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‘Abyss’ between Church teaching and many family situations must be bridged, says cardinal

By on Tuesday, 11 March 2014

Cardinal Walter Kasper (CNS)

Cardinal Walter Kasper (CNS)

In its approach to divorced and civilly remarried Catholics, the Church needs to find a middle ground that does not destroy or abandon doctrine, but offers a “renewed” interpretation of Church teaching in order to help those whose marriages have failed, Cardinal Walter Kasper has said.

“I propose a path that goes beyond strictness and leniency,” the German cardinal and theologian told Vatican Radio yesterday.

An approach that avoids the two extremes “isn’t against morality, it isn’t against doctrine, but rather, (is meant) to support a realistic application of doctrine to the current situation of the great majority of people and to contribute to people’s happiness,” he said, speaking in Italian.

The cardinal was referring to a lengthy talk he had given to introduce a February 20-21 discussion by the College of Cardinals on family life. The talk, entitled ‘Gospel of the Family’, was to be published in March in German and Italian by private publishing houses.

Cardinal Kasper told Vatican Radio that the responses to a widely distributed Vatican questionnaire about Catholics’ family life — drawn up in preparation for October’s Synod of Bishops on the family — showed “there is a difficulty, an abyss” between Church teaching and the actual situation of many people.

“The Church has to bridge this abyss,” he said, speaking in English; but that “does not mean pure appeasement policies, but the Church must explain in a new way what family and matrimony are in order to help people and at the same time remain faithful to the Gospel.”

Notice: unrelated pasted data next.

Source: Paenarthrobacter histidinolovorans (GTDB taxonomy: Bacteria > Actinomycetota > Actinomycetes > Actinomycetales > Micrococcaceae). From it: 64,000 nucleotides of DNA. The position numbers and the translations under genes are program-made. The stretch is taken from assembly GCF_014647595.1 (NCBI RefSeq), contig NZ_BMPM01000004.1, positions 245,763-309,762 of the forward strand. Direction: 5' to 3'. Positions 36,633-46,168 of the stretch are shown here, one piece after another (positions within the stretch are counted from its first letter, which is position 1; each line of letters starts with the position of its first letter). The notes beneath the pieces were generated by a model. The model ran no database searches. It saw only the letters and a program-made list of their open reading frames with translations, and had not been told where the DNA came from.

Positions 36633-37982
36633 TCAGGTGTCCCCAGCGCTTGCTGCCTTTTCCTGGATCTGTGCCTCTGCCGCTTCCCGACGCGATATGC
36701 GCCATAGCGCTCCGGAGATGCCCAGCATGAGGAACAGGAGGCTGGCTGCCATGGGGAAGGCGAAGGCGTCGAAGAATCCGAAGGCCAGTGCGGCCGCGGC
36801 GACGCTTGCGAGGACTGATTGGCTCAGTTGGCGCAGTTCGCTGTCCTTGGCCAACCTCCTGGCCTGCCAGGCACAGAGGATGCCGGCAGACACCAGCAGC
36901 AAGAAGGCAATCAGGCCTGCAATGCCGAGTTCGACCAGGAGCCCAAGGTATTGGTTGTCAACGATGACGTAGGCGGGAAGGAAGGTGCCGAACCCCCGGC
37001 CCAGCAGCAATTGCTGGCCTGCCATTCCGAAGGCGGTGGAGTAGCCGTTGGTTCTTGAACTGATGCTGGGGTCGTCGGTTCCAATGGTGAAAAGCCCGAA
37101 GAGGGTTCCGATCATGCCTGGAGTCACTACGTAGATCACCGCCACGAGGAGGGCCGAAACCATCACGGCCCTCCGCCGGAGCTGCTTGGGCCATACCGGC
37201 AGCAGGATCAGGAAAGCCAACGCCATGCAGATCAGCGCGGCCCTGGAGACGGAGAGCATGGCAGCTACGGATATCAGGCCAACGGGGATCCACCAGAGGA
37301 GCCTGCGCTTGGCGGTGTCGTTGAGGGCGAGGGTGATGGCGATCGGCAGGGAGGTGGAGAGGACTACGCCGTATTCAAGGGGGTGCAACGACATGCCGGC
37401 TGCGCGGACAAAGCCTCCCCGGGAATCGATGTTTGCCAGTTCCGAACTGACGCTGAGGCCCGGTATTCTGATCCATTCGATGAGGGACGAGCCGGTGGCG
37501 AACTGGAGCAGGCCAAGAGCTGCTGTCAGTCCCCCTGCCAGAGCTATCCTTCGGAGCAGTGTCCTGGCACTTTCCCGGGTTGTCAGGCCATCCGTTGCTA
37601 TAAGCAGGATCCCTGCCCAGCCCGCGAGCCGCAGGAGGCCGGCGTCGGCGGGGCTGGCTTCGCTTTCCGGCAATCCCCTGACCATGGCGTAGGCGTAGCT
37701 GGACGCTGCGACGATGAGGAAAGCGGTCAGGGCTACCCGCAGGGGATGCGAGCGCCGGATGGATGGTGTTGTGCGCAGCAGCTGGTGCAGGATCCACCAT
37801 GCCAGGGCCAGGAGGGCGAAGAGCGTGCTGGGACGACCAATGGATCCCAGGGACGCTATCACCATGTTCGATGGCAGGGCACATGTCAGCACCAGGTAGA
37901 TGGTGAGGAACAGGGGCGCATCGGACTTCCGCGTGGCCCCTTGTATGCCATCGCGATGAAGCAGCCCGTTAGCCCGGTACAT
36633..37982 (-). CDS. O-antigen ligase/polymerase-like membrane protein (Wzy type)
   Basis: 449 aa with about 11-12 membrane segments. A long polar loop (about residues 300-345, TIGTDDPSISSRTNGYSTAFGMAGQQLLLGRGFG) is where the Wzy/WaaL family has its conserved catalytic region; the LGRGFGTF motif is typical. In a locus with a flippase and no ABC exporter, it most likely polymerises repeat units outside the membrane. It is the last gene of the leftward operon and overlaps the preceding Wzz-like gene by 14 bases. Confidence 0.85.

The cardinal said a similar process might be seen in how the Church developed its current approach to ecumenism.

“There were doctrines of the Holy Office (Congregation for the Doctrine of the Faith) before the (Second Vatican) Council against ecumenism, yet the council found a way not to destroy or negate the doctrine but found ways to interpret it in an adequate way,” he said.

“I ask myself why it could not be possible also with other doctrines.”

He said he wouldn’t call such changes “a revolution, as much as a deepening and a development because the doctrine of the Church is a river that develops and also the doctrine of matrimony has developed like this.”

“It’s not about something new as much as a renewal of Church practice, which is always necessary and possible,” he said.

The primary purpose of his speech to the cardinals, he continued, “was not to speak about divorced and remarried people, but to speak about the Gospel of the family” and to foster “a new, better, more deep understanding of family life” as God intended — built on a faithful, exclusive and lifelong union between one man and one woman.

“I think the majority of young people want stable relationships, want to live in a family… and therefore, the Church has to help them,” he said.

“We have to once again strengthen” the sacramental and indissoluble bond of marriage, especially as families today are facing a number of crises, including severe economic difficulties.

The Church must also take into account the many situations of Catholics who have failed marriages, he said, adding that “the Church has to be close to them, to help, support and encourage them.”

“I maintain the full teaching of the Church, but the teaching has to be applied to concrete situations, as Jesus did it and as Pope Francis does very often,” he said. “The doctrine of the church is not an ideology in the clouds, but God wants to be present, close to his people.”